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People are people. It suits some to move around a lot and see the world, particularly if young, and many people will be happy with a short term stay of a few years. But others have families, wives, husbands, sons and daughters, who will be considering school and a mortgages. Would a brain surgeon or product designer really want to move to London if he is told he might well be deported after two years, if he knows he can settle for life in Helsinki, Prague, or Madrid? And most businesses recruiting talent of that level do not want cultivate an employee if that employee could be removed from their organisation by the government on a whim.

It gets worse:

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Work is work. If something needs to be done pragmatic and sensible business generally doesn’t care about the gender, race, religion, or nationality of the person doing it, as long as the work gets done. This leaked document appears to make a distinction between work undertaken by immigrants and work undertaken by natives. Make no mistake, this is institutionalized discrimination. A bizarre position that places ideology before the practicalities of international trade and business.

But hold onto your hats ladies and gentlemen, this is about to get even worse:

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This policy, if implemented, delays hiring, it increases the costs of hiring, and limits the pool  you can hire from all at once. It reduces your ability to hire the best people you can find, and instead means that you must consider where someone was born as a factor in whether to hire before their relevant experience or qualifications. In effect this takes an already difficult task of hiring during a skills shortage, and makes it virtually impossible for some roles. There is no way to look at this except as a proposal destructive to the future of business in the UK.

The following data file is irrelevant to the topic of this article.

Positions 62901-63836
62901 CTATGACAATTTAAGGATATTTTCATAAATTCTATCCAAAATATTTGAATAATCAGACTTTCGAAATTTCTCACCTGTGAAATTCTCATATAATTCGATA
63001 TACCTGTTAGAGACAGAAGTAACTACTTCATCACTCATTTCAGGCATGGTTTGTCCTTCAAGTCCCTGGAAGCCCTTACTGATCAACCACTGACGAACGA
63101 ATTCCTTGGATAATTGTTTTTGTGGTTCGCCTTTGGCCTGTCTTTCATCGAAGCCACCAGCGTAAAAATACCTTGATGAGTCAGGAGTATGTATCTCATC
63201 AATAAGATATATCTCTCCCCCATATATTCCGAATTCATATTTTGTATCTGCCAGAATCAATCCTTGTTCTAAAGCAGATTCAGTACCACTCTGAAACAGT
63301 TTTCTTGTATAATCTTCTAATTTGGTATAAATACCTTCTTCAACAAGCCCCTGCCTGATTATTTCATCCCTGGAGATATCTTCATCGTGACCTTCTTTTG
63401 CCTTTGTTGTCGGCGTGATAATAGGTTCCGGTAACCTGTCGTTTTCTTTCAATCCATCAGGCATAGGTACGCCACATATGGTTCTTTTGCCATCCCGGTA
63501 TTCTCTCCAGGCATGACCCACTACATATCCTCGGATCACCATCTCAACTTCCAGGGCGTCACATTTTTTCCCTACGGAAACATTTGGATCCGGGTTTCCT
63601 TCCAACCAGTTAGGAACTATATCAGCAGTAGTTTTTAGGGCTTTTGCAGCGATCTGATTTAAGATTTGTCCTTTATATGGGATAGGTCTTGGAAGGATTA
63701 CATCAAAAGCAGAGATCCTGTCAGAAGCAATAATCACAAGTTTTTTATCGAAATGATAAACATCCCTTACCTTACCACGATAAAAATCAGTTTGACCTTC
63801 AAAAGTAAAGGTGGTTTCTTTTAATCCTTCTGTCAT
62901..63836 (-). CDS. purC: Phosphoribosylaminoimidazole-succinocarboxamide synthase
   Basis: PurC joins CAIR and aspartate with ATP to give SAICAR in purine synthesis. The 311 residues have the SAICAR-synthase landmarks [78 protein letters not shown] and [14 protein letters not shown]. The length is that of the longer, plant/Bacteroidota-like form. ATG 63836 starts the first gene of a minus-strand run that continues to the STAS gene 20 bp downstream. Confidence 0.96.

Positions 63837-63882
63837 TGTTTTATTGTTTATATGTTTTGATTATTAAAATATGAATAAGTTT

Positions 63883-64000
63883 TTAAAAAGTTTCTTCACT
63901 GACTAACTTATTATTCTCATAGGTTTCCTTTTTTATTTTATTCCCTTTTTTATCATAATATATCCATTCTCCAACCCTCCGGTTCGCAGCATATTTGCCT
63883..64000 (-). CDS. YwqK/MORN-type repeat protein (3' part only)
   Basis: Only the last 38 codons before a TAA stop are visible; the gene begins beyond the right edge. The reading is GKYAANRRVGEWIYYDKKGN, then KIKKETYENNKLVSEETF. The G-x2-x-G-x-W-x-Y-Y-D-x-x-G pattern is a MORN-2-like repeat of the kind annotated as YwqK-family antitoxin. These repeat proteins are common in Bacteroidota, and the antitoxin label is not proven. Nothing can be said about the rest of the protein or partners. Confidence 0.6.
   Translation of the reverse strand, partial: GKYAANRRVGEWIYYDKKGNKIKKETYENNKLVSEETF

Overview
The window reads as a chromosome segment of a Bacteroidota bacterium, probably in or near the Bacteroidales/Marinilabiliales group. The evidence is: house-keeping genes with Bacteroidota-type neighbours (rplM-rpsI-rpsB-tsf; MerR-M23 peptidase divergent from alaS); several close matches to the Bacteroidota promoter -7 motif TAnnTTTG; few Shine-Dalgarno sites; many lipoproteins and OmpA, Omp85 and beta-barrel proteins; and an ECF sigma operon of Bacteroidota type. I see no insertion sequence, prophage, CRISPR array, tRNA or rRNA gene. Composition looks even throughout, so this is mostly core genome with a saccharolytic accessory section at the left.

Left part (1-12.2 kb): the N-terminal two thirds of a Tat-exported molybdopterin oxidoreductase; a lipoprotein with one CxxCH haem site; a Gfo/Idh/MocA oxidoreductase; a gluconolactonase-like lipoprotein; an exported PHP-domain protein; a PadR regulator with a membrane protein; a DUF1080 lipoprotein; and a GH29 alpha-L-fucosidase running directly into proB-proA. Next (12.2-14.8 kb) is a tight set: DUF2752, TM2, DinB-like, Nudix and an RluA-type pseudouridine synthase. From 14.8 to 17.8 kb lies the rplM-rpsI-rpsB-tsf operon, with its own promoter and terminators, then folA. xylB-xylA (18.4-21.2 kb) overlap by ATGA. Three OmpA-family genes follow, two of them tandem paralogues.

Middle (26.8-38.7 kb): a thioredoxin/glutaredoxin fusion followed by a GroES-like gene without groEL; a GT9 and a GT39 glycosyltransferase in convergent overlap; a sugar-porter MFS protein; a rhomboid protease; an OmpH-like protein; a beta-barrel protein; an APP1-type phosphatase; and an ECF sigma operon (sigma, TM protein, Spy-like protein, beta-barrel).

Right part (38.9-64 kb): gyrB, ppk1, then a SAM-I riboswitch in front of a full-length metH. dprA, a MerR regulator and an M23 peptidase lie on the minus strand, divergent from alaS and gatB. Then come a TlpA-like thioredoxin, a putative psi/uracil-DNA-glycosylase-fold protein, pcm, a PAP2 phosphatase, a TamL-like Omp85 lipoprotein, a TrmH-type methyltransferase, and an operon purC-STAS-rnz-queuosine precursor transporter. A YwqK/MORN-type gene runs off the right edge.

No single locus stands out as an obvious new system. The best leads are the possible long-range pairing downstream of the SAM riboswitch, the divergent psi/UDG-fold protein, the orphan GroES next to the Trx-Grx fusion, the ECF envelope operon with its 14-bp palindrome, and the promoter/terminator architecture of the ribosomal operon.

A lot of companies operating in the UK have looked at this in dismay. There will be contingency plans being formulated to deal with this and other effects of Brexit that will cost businesses unnecessary time and money. These costs will be passed on to the end user of the business one way or another.

Another consequence is that Philip Hammond’s threat to turn the UK into a free-market, low regulation, low tax, Singapore on the Thames has been rendered completely worthless by this leaked report. These are not the policies of any Conservative or even Labour party of the post-Thatcher era. This is a protectionist policy of a pre-1980s Labour party. Businesses big and small will be stifled and harmed by this policy. In leaving the single market the government is walking away from the regulatory framework that has created the large market while erecting new regulations which are barriers to employment and therefore international trade with the European Union.

This is all a massive step away from economically sound politics. Economically speaking it takes the worst policies of the left (government interventionism in business and a mistrust in the free-market) and the worst policies of the right (nationalism and an insular mistrust of international trade) and combines them. If having rigid borders is more important to you than economic prosperity – that’s fine. I’m not saying that you shouldn’t be happy with this. But make no mistake, policies such as these will cause immense damage to British industry and economic activity, which will in turn damage prosperity and ultimately degrade the standard of living for the people of the UK.